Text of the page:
So in keeping with Steve Wood's concept of Hi, Mid and Low Engagement, you might try something like this:

Engagement Level is determined by implicit behaviors, such as:
  • How recently did they respond to your last email?

  • When did they last visit your website?

  • When did they last fill out a form?

  • Etc.

(Of course this assumes you have a marketing automation tool that can track these types of behaviors).

So, we see that we actually need 3 nurturing programs, not just one, each focused on both content and frequency, all based on their current their level of engagement - Hi, Mid, Low.

So, how do we automatically "adjust" any given customer's frequency and content, based on their currentl level of engagement? Implicit criteria to the rescue!

Essentially you build a 4th nurturing program which is nothing more than a gate that continuously adjusts which nurturing program a customer is put in, based on their last implicit behavior.

So everyone is put into the Low Engagement nurturing program to start and then you let the customer define their own content and frequency moving forward. Customers could conceivably move through all 3 nurturing programs, back and forth as their interest/situation dictates.

This is where a good scoring program also comes into play. Odds are if someone is showing strong interest in your communications every week, they are ready for handoff to sales! Chances are they won't be at this level of engagement long, since they are probably getting ready to choose a solution. Lead scoring to the rescue...

The road to Best in Class "Right Time, Right Message" marketing effectiveness isn't easy. But thanks to marketing automation, once you set it up, you can leverage low cost, high efficiencies to nurture customers dynamically at their own pace. Love it!

Steve Kellogg
aDemand Generation/Marketing Automation Consultant, Astadia
aEloqua Certified Marketing Best Practices Consultant

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Saturday, March 7, 2009

A FAIR EXCHANGE - When to Ask for (And Get) Vital Customer Information

When offering whitepapers or other high-value content, the question often comes up as to when is it appropiate to ask for specific information in return.

  • When should I ask for a phone number?

  • When should I get their job title?

  • When should I ask for their buying horizon?

I think the answer to this really hinges on two criteria:

  1. Where they currently are on the Buyer Journey

  2. Their perception of a “Fair Exchange”

#1 The Buyer’s Journey:

Obviously asking for much less at the Interest stage and asking for much more at the Evaluate stage makes sense. It’s like building any relationship – you ask for information over time as trust evolves.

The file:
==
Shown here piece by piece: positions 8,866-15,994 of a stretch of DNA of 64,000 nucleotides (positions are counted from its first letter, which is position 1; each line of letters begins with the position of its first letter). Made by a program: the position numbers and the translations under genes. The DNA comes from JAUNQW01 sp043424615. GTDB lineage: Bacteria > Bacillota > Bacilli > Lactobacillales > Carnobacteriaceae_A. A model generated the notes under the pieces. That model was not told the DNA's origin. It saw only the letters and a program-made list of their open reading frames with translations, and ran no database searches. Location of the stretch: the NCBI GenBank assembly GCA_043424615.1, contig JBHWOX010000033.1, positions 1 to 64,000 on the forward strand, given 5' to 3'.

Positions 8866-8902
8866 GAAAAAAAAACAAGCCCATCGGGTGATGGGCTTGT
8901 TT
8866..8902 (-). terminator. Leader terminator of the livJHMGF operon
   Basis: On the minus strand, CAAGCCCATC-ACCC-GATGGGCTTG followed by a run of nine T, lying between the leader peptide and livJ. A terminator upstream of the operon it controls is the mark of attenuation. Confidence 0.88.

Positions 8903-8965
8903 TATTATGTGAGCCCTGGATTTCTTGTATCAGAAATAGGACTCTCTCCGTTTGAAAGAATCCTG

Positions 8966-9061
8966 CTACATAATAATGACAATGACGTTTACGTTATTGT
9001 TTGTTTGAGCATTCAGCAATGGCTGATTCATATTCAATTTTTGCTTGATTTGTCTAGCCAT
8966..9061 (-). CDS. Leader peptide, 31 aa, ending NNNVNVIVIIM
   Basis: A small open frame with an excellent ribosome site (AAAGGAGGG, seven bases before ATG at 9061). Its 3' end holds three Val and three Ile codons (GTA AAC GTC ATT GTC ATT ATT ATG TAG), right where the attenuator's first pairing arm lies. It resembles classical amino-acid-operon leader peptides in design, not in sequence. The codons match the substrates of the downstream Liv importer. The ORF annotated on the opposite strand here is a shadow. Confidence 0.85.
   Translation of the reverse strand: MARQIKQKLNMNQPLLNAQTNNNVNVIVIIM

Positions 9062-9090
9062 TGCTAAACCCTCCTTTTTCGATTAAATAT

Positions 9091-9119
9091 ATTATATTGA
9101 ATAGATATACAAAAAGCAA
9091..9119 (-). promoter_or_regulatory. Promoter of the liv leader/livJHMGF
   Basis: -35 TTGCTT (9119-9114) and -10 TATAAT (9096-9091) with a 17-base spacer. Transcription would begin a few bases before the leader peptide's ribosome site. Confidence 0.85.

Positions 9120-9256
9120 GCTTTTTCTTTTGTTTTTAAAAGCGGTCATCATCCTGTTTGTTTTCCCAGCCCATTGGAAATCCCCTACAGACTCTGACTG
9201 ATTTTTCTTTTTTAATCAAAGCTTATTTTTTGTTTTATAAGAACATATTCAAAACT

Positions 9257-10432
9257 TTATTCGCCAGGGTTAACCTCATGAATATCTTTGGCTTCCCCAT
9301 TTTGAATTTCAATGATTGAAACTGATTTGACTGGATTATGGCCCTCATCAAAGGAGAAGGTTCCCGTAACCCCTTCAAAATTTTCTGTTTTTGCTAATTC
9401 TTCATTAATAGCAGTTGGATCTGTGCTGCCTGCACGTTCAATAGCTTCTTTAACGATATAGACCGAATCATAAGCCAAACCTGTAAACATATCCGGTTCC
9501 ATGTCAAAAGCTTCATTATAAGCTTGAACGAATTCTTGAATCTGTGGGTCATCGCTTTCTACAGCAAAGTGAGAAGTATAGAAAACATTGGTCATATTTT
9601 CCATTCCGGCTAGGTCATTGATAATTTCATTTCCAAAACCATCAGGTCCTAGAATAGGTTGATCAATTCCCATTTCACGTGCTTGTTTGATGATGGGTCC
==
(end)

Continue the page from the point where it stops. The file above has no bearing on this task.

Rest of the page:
So for example you might map when to ask for what this way:

#2 Their perception of a “Fair Exchange”

This is where a customer evaluates the fairness in what they perceive they will be receiving, in exchange for divulging specific information. As long as the customer perceives there is a fair exchange, then they will provide the info.

The more valuable the asset is perceived, the more answers you will be allowed to get.

A good way to test the perceived value of a given asset is to require a form submission but leave ALL the fields optional – except for email address. See what they voluntarily fill out. This will give you a good gauge as to the perceived worth of the asset.

BTW – Just because something is FREE doesn’t automatically make it a good perceived value. We’ve all seen forms that include 30 fields just to download a FREE [something]. Geez.

Of course just because they give you information doesn’t guarantee it is accurate. When was the last time we were truthful filling out our height and weight :) In fact asking typical BANT questions usually spells trouble as frankly many people either don’t know the answer or won’t be honest.

It all comes down to testing, like most everything. But these seem to be pretty good guidelines.

Steve Kellogg
Eloqua-Certified Marketing Best Practices Consultant

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Tuesday, March 3, 2009

Why GPS Might Drive Email CTR Through the Roof

Anyone who has ever played with a cell phone's GPS feature has seen a glimpse into the future of eMarketing. iPhone, in addition to knowing your exact location, now has apps that pinpoint the proximity of friends and colleagues as well. Welcome to the latest in segmenting your customers: Location, location, location!

I'm not talking about a 10% off coffee coupon that gets emailed to you as you walk by a Starbucks, (although that would be pretty cool). But with relevance being the key driver in whether your email gets any attention at all, it doesn't get much more relevant than knowing exactly where someone is at the precise time they open your email!